Friday, October 22, 2010

Tangalle, Sri Lanka: Thoughts on hard work

Two days of traveling and three days of working, and that means real work. Of our jobs, one is to contribute to the building of a Trades facility – teaching those in Tangalle to learn carpentry, plumbing, and other professional skills that simply do not exist in abundance within hours of the village.

For starters, this means laying a foundation in 80 degree (and 80 %) meant that within 10 minutes my shirt was drenches and sweat fell down my face. To begin a foundation, one must first dig holes. In the back corner hole we found the hardest dirt on the island - – a sort of a mixture of dry clay and hard rock that simply doesn’t respond to a shovel and comes out one handful at a time. So, we dug the 4 x 4 x 4 hole with a long iron rod and emptied the dirt by hand. Who knew it was possible to dig with a rod? After half a day of work between three people, we were ½ done with that one hole… one more day later and finally the concrete (another extraordinary task when multiple batches are mixed by hand – 40 shovels of sand, 2 wheel barrows of gravel, one bag of cement and plenty of water began to enter the hole.

Simply said, without machines it just takes a tremendous amount of manpower to accomplish anything, and machines cost money. How does a community make the jump? At 700 Rupees per day (about $7) for each worker, and all the time in the world, buildings will continue to be built slowly and at tremendous effort.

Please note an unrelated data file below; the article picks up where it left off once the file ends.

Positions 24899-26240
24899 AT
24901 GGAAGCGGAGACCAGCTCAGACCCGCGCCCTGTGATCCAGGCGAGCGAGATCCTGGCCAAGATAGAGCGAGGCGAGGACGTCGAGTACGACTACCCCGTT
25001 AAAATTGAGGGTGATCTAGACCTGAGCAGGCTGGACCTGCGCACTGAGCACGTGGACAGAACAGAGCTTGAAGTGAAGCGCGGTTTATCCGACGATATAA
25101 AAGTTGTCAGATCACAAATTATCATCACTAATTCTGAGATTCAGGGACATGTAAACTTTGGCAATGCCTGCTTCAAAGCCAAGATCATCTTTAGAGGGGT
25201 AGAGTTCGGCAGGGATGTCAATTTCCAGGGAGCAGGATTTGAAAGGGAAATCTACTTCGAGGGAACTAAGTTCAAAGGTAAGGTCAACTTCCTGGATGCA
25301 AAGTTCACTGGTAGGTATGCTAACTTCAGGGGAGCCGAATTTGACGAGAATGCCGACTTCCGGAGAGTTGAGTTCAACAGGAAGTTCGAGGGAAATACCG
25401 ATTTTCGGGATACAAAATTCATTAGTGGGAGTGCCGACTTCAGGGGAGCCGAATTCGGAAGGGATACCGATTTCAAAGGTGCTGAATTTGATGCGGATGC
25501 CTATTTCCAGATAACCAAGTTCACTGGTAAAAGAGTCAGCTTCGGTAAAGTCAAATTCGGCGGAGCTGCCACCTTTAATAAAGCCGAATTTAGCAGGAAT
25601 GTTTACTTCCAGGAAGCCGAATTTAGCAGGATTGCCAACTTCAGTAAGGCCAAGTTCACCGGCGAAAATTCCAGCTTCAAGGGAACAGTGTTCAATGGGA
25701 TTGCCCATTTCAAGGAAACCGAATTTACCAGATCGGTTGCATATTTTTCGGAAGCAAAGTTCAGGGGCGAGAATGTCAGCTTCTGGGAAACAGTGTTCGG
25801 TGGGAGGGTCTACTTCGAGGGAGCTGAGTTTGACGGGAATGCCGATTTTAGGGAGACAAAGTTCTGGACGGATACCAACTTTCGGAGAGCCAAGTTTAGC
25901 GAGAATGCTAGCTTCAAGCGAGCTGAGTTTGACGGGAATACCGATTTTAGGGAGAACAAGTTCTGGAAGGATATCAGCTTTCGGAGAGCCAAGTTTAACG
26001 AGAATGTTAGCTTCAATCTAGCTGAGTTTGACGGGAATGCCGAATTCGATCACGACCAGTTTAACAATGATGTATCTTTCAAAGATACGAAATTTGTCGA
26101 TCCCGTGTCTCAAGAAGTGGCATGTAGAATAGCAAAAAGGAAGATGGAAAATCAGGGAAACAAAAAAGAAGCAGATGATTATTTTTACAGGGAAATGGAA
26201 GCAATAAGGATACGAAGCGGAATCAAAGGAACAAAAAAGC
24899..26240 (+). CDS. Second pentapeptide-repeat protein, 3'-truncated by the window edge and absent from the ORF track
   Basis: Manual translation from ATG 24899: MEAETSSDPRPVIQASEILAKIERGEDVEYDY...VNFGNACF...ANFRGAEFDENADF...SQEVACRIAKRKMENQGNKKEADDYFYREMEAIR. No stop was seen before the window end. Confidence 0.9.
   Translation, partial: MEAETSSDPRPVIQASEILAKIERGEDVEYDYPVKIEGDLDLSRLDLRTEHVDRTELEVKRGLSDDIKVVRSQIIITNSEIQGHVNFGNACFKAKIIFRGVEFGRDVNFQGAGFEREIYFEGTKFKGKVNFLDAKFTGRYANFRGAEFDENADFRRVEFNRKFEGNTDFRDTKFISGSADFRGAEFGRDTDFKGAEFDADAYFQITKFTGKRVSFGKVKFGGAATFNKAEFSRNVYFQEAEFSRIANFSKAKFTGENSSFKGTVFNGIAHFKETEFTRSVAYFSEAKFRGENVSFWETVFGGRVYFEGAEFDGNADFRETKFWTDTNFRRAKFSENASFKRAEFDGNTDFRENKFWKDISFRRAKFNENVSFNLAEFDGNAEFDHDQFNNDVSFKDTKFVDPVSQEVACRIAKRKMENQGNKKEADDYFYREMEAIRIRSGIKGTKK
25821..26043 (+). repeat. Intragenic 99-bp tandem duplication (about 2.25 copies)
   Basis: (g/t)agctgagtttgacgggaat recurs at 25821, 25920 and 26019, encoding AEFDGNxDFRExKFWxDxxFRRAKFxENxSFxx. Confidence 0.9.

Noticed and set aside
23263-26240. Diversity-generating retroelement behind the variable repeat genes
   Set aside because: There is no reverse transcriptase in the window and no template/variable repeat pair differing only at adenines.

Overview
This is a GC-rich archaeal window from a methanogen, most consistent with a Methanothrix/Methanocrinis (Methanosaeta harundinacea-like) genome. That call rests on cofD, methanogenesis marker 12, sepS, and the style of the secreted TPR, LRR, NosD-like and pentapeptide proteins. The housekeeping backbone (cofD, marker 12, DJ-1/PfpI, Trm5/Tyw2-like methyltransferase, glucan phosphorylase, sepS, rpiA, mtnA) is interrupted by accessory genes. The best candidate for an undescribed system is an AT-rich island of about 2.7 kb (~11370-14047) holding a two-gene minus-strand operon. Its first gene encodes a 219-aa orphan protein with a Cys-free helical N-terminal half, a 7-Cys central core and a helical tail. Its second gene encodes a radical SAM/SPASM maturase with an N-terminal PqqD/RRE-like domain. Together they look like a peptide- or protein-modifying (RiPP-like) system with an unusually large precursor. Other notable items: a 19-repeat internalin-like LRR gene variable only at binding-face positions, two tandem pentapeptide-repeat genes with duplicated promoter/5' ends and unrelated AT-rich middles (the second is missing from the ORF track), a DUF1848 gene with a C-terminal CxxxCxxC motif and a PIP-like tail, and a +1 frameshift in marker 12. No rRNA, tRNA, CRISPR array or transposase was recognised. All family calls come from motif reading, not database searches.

Yet with this sort of work and wage, all we find are smiles and pride. This is just my own small example of the magnitude of the effort – and my effort was small relative to those who build day in and out while working twice as fast with half the breaks. They are slender, friendly, with big smiles, knowledge of English, and they don’t seem to ever stop working or welcoming.

Has anyone spoken yet of the tea? 10am is tea time. It is required we sit and rest – and we are served by those we work alongside. It is a new and awkward experience, but they wouldn’t have it any other way. A few minutes later we bring a football or a frisbee and lighten the mood – it’s appreciated all the way around.

I don’t know the purpose of the above story aside from showing my admiration of those who are born and build their lives with humble expectations on this beautiful island.

Bob Hardin
DWC Participant
Sri Lanka 2010

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